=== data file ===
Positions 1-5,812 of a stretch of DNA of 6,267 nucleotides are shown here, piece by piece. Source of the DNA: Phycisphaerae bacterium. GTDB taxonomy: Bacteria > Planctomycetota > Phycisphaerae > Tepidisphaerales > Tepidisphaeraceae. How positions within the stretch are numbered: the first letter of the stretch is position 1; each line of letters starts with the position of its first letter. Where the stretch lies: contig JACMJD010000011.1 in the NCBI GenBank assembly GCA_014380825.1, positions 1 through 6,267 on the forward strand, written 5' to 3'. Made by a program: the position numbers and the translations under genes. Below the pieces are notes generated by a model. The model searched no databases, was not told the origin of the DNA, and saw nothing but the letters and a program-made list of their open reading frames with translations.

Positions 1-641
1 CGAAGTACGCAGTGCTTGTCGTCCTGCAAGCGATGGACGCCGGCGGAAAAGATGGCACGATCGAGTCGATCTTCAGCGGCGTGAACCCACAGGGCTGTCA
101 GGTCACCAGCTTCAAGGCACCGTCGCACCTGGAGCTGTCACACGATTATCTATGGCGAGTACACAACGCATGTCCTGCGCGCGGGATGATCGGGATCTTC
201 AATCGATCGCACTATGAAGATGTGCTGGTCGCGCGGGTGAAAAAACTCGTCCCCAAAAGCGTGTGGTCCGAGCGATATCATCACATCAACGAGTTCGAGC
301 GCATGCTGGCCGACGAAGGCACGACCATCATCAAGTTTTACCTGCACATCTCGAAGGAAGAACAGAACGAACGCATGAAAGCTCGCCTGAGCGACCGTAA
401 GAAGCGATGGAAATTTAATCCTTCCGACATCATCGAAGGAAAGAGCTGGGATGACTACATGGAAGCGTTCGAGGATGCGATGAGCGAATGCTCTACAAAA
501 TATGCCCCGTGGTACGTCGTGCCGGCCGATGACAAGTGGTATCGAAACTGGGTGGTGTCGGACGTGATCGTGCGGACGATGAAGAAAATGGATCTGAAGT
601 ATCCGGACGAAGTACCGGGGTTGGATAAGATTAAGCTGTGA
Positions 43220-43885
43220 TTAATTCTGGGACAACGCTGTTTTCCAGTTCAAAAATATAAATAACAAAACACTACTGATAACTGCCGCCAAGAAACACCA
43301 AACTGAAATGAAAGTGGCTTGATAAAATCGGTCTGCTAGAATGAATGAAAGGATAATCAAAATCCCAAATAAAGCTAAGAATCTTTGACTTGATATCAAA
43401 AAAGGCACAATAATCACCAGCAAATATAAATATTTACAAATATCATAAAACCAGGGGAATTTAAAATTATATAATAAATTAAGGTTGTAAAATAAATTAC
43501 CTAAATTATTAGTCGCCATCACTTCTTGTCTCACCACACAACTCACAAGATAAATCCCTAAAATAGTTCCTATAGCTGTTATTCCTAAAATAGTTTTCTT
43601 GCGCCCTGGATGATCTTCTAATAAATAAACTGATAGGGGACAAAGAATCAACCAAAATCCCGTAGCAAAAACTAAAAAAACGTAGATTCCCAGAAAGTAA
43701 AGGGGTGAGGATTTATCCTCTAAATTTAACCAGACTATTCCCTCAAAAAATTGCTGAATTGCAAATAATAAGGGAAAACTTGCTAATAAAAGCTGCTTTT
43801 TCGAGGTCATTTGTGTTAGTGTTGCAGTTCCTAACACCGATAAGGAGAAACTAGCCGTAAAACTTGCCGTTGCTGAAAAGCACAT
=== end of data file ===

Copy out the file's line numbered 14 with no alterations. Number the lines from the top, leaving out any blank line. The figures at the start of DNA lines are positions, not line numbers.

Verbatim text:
43501 CTAAATTATTAGTCGCCATCACTTCTTGTCTCACCACACAACTCACAAGATAAATCCCTAAAATAGTTCCTATAGCTGTTATTCCTAAAATAGTTTTCTT